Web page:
But unfortunately this incident only hastened the doom of Dara Shikoh. Aurangzeb grew apprehensive about what might happen next. And he was determined not to take any risks. He had Dara Shikoh put to death the very next day. Not content with killing him, he ordered that the dead body should be placed on the back of an elephant and shown round in all the bazaars and lanes of Delhi so that the people might realize what happened to those who dared to oppose the new Emperor.
Aurangzeb sent Dara's imprisoned son to the Gwalior Fort and had him locked up in the pitch-dark dungeon below. Roshan Ara, Aurangzeb's favourite sister, took away Dara's little daughter Jani who had always been particularly dear to Shah Jahan, and made her life miserable by giving her a hard time. But Jahan Ara intervened and asked Aurangzeb to let her take charge of the child. Aurangzeb was unable to defy his elder sister to her face, and agreed reluctantly.
The story of the Red Fort makes it quite obvious that it is not men alone who go crazy over the tussle for power. Sometimes even women lose their heads (and moral scruples) in the power game. This is precisely what happened to Roshan Ara. Despite all her cleverness, Roshan Ara made a false move in 1664 when Aurangzeb fell seriously ill. She was so sure that he would not survive that she dared to steal Aurangzeb’s signet ring and hatched a plot to supplant Shah Alam, who would have been the rightful heir. Roshan Ara planned to replace him with her 6-year-old brother Azam, so that she might enjoy total power and absolute supremacy as the Regent during Azam’s long period of minority. But Aurangzeb recovered from his illness and discovered her plot. Needless to say, Roshan Ara lost her position immediately. She was later poisoned and buried in her own garden.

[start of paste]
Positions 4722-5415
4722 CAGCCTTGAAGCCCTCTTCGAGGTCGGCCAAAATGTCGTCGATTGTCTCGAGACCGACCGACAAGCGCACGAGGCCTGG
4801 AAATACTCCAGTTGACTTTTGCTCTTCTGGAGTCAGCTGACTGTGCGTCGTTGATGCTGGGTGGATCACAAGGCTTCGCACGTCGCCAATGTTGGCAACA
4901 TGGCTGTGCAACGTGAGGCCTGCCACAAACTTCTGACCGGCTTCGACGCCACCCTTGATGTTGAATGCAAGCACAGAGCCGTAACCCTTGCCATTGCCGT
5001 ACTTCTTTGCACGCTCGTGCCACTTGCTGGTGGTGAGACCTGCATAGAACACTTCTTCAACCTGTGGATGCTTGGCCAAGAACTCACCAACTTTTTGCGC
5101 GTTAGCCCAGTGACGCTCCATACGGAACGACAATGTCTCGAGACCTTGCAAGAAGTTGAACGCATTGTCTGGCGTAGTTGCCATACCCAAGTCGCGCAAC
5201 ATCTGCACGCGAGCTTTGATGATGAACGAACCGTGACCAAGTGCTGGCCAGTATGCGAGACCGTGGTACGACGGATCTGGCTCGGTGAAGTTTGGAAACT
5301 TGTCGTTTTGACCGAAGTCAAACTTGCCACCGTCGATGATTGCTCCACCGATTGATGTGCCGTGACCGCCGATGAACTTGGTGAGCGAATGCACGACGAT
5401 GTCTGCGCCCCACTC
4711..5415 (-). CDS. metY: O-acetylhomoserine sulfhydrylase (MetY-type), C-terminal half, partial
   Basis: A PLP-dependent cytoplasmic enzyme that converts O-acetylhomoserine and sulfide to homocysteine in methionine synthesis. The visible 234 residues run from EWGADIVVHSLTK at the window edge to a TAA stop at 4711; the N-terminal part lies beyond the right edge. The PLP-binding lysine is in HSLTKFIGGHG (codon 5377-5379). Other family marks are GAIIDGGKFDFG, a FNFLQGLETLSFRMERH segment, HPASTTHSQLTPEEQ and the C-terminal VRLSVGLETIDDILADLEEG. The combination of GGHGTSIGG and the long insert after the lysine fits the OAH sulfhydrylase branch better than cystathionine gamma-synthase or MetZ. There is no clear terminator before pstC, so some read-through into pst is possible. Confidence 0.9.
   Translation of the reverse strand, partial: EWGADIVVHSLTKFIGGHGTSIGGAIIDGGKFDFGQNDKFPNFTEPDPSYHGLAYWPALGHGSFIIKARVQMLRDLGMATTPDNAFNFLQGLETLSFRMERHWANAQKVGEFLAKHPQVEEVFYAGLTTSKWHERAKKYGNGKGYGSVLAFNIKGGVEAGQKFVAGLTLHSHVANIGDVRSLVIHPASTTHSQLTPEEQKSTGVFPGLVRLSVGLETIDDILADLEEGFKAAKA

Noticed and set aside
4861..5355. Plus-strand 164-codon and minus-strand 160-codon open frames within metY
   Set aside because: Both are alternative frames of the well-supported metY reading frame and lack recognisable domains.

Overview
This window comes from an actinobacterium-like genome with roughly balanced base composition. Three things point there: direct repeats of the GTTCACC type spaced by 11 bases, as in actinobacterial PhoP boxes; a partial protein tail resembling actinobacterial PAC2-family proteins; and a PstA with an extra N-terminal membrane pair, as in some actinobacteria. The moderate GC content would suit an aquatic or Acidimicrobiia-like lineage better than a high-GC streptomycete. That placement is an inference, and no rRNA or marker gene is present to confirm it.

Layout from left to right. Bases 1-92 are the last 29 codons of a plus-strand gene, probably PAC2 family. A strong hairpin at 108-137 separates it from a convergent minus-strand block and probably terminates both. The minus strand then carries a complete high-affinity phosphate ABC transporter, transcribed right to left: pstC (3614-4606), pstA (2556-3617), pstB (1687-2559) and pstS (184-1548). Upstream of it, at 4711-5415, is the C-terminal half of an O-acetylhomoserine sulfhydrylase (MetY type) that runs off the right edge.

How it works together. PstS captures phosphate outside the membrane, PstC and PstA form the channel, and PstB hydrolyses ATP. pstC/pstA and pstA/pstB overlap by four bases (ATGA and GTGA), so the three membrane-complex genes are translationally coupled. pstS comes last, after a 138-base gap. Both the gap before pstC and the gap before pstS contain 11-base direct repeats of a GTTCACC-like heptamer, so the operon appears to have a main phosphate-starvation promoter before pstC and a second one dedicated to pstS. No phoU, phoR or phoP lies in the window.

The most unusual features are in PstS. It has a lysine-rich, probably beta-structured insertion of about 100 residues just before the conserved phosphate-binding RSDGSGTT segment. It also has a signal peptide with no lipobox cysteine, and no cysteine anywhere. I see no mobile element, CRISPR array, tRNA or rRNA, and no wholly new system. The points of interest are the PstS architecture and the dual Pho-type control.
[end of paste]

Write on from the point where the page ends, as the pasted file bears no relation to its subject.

The Roshanara Garden was grossly neglected until Colonel Cracroft took it up, renovating and modernizing it. He had all the ruined Mughal structures pulled down. All except the tomb itself. The new garden became the fashionable Roshan Ara Club, a favourite meeting place of the British during their reign. The landscaping has been totally changed now. All that remains of its Mughal past is the name and the legends associated with it.
Continued to “Aurangzeb Takes Over”